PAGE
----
I want to begin this Friday Focus by recognizing the passing of former Alberta Liberal Leader Bob Russell on August 30th. Bob led our party through some of its more difficult years with grit and determination. He was also a political fixture of his community of St. Albert, standing for election as a federal Liberal candidate twice and serving as a city councillor for multiple terms. His contributions to Liberalism, St. Albert and Alberta, will be dearly missed.
Paying the Mortgage without Patching the Roof
This week unacceptable conditions came to light in public housing in Edmonton, including the presence of toxic black mould and accessibility problems. A lot of attention has focused on the government-funded provider of these homes. I don't deny they bear responsibility for these conditions, but the problems are the consequence of a broken provincial system.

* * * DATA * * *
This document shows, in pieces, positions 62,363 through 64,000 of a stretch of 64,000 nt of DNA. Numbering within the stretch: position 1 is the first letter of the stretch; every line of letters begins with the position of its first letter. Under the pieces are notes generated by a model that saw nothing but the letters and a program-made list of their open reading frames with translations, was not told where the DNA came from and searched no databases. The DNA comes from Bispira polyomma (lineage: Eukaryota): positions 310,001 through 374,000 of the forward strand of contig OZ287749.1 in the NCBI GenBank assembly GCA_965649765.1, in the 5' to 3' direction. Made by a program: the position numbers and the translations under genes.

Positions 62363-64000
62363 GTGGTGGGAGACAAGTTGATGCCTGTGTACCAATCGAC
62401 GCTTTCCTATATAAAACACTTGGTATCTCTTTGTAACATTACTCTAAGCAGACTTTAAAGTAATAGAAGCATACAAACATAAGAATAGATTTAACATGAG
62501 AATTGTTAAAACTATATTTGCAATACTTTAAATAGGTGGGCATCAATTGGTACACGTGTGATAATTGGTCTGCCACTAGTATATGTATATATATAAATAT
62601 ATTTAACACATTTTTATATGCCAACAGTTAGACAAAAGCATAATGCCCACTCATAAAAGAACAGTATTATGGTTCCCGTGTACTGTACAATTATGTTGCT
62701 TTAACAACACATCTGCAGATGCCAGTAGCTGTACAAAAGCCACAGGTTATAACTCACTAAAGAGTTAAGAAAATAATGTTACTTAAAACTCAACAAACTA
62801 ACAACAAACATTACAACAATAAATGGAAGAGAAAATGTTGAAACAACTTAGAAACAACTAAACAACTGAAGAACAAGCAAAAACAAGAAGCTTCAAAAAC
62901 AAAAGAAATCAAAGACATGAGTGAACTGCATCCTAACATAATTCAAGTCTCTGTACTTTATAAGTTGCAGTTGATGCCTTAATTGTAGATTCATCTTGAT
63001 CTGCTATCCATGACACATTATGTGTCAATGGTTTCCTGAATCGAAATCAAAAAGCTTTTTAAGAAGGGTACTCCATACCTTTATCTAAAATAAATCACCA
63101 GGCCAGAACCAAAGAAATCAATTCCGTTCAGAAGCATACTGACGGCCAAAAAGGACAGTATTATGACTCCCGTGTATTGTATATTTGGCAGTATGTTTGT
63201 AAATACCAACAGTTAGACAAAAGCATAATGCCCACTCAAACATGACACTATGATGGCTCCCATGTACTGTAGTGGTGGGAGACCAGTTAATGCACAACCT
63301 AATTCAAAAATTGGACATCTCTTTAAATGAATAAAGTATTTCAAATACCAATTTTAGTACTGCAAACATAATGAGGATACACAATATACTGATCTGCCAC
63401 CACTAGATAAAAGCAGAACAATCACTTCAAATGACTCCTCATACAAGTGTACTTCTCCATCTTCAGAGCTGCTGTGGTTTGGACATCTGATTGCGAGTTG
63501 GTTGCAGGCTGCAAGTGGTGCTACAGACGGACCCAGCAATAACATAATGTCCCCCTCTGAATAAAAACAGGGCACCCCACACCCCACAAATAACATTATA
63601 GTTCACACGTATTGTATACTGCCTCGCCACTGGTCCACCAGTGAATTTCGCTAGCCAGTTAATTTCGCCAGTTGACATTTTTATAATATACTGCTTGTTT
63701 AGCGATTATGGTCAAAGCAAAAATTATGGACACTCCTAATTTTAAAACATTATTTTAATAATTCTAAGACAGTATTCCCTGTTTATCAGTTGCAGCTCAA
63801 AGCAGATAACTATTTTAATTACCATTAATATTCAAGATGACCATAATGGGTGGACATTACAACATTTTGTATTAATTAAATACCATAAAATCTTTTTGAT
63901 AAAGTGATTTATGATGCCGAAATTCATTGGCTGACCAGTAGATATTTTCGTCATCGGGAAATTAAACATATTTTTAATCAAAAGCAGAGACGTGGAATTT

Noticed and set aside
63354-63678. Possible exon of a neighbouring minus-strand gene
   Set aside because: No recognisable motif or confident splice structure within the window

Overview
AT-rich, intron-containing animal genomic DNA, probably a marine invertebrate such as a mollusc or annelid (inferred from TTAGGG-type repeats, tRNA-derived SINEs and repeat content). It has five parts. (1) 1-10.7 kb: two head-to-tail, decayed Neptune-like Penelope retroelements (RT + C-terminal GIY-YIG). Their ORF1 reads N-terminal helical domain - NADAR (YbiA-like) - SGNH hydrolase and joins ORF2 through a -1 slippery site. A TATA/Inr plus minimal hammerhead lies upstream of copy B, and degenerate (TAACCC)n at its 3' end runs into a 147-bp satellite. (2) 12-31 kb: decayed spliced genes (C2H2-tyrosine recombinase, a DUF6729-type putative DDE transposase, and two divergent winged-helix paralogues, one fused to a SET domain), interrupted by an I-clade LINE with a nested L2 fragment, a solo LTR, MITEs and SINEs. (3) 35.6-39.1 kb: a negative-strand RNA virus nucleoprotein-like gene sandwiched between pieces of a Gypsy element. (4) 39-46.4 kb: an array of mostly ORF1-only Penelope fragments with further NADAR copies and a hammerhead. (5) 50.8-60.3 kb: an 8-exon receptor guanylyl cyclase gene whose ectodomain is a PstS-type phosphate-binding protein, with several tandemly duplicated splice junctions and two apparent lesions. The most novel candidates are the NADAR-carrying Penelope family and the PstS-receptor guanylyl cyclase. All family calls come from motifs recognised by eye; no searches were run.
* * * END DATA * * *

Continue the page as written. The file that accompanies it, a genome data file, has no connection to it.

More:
Underfunded maintenance is the result of chronic underfunding of affordable housing in Alberta. This is bad social policy and bad economic policy. Access to good affordable housing can lift people out of poverty and boost economies by improving employment opportunities and increasing consumer spending.
In our last platform, we committed to doubling the funding for new affordable housing and providing an additional $50 million for maintenance and repair. However, with rising inflation pressures on citizens and a large windfall from petroleum royalties, some of this year’s enormous windfall must be spent ensuring citizens at the lowest margins have adequate housing.
Bad Actors on Human Rights
This week, the UCP government fired Alberta’s Human Rights Commission's chief over past Islamaphobic remarks. He should not have been hired to begin with. The appointment of any individual with a history of discriminatory comments to the human rights commission chief position speaks to the UCP's lack of serious commitment to equality and social justice. Removing one individual doesn’t change that.
It's time the UCP followed the calls from the Alberta Liberal Party for a comprehensive review of the Alberta Human Rights Act. It has been over two decades since the last review. Society's understanding of equality and discrimination has evolved, and so must our legislation. Alberta deserves not only a new commission chief and an attitude adjustment by the government but also needs a revitalized Act.